3. That brings us to Versus. IRL did not choose to “buy” their way onto commercial network television, in my estimation, properly so. It would have cost millions to generate a modest television rating number because the IRL does not have sufficient FANS to instantly produce big numbers! And buying television time will not generate them economically enough to impact rating numbers. See CART.
  4. Some have suggested that IRL is losing sponsor interest due to the weak television deal and not the economy. I doubt this is true. I do believe the economy may be driving away prospective sponsors with or without Versus. It’s a difficult environment out there. However, my contrarian viewpoint is that motorsport marketing (and the event marketing industry as a whole) may be able to gain advantage among sponsor companies due to the increased value placed on the influential manner in which these audiences are reached. In today’s environment, advertisers may not desire to continue to throw enormous numbers of advertising dollars at a passive mass audience. They want response and event marketing is the place to find it. It does bode well for motor racing if sold from the proper perspective. But right now it is difficult time to find willing sponsors.
  5. I think we all can agree that the IRL is in a regrouping phase after the prolonged and difficult split. I believe the IRL must focus their energies on building event strengths and then take those strengths to further their television coverage. They already have built-in strength in the Indy 500, a pivotal starting point. I think we can agree that the primary force that race events have to attract people to races are the drivers. Rather than spending millions on weak network television numbers, it is better to spend money on generating interest in events. NASCAR has demonstrated this and built their series around generating driver stars. IRL also seems to understand that drivers drive fans to the races. Like her or not, they have Danica Patrick. They also have a growing list of marketable and popular names to build their fan base, including the important aspect of American drivers. While the whole grid should reflect an international element to build a scale of importance, the grid should have a measurable American presence. Names like Andretti, Rahal and others bode well for the IRL.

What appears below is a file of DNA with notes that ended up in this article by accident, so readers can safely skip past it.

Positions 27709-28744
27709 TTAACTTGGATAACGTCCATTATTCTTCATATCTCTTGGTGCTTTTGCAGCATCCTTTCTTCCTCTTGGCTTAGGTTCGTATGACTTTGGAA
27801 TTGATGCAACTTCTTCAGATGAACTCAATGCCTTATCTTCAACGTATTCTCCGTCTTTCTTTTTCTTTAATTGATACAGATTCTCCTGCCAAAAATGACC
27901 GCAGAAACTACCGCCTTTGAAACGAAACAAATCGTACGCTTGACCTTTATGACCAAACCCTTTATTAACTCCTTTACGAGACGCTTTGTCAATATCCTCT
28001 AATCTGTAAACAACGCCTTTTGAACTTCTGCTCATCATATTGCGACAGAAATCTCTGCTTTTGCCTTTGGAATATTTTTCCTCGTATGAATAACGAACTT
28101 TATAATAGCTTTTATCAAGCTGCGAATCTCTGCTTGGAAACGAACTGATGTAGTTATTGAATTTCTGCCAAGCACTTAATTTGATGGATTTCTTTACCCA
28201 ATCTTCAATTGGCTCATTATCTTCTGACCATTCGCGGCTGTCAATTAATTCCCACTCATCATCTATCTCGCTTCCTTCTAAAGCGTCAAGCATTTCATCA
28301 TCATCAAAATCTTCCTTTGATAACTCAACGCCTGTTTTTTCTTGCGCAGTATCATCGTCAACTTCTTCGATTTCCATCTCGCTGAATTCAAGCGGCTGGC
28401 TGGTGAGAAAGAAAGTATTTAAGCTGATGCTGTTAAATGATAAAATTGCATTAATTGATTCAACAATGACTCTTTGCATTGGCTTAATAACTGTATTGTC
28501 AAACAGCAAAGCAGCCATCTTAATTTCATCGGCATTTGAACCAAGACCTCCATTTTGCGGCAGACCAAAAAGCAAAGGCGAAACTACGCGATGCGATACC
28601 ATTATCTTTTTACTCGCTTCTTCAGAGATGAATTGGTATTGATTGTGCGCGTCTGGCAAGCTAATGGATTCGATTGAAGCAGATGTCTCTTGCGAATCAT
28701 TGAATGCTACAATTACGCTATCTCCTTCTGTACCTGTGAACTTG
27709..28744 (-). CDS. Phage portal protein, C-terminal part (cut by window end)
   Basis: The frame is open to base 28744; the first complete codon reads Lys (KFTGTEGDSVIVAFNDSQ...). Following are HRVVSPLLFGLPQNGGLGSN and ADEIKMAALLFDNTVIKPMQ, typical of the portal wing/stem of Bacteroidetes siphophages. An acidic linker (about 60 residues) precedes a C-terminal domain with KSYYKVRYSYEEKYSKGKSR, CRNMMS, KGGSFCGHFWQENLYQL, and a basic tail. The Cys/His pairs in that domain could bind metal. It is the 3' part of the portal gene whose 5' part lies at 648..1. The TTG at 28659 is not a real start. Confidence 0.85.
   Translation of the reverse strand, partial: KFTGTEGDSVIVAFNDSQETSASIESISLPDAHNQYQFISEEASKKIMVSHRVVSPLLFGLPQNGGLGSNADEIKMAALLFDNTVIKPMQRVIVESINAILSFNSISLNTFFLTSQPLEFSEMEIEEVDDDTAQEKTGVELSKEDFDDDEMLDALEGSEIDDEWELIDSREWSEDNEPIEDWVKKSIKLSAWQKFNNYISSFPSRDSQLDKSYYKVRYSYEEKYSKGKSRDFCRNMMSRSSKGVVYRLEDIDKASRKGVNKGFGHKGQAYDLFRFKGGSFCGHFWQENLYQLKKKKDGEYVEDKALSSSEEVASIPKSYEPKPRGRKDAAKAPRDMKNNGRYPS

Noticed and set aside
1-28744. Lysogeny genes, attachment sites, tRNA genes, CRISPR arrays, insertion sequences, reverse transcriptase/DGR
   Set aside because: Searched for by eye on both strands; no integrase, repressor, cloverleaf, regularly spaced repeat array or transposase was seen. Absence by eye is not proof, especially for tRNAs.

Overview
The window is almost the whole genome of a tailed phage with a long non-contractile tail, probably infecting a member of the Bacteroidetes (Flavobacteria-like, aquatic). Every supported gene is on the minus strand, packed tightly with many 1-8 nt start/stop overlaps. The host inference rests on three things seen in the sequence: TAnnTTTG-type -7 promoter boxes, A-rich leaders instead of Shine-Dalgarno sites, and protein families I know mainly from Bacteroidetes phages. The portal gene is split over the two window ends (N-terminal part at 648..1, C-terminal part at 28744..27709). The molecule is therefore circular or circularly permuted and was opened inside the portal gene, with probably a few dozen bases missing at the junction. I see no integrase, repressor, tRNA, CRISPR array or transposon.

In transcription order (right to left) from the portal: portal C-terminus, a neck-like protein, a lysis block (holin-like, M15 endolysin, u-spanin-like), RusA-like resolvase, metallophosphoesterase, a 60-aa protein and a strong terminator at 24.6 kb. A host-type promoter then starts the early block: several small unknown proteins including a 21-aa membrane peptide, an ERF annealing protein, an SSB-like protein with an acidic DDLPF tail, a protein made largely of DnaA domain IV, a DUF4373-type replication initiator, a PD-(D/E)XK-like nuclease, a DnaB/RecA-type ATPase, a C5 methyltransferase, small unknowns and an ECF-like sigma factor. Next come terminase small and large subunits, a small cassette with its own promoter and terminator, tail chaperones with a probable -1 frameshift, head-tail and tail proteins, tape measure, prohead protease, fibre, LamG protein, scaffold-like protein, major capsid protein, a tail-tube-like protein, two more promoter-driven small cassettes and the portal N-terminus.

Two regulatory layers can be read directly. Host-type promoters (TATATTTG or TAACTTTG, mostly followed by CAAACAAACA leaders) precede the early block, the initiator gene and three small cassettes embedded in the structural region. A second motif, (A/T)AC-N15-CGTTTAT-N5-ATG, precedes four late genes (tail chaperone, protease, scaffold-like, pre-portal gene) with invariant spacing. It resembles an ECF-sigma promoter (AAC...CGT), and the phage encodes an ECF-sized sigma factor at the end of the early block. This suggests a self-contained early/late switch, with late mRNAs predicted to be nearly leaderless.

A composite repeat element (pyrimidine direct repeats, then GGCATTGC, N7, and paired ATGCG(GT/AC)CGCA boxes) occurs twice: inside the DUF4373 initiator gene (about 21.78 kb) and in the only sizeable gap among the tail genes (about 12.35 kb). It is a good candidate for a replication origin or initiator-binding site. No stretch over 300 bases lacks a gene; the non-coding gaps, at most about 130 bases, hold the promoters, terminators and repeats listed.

6. Finally, the advantage of Versus. We all understand that the rating numbers generated by the Versus television network is likely to be smaller than one generated by a commercial network coverage. But if you’ve been listening, you know that size of the audience is not the only measurable element. The number of “fans” watching the coverage is also an important factor. Fans will search and find the television coverage whereas passive television viewers won’t. If the audience grows to significant numbers by Versus scale, then the IRL will be successful in generating new and loyal fans. Fans who purchase sponsor products. And sponsor product sales are what keep sponsors happy. It is just as important to demonstrate to perspective sponsors the growth of a fan base rather than relying on comparably weak network rating number from a passive audience of viewers.
  7. From the Versus perspective, IRL is a plum. It enables Versus to feature IRL and drive the IRL fans to watch the events on their network. By becoming a lead featured program of Versus, the IRL gains a marketing partner in helping to build fans and not just a broadcast outlet.

All in all, I feel that the Versus television deal is a good one. It has all the elements needed, promotes growth, enables greater focus on the IRL through features, expanded coverage and higher network priority. And the millions off dollars saved can be diverted to greater purpose.

All of us who view open wheel with high regard can help by supporting this growth period and redevelopment of the brand. The Versus TV deal may only be a first critical step, but I am confidant a step in the right direction.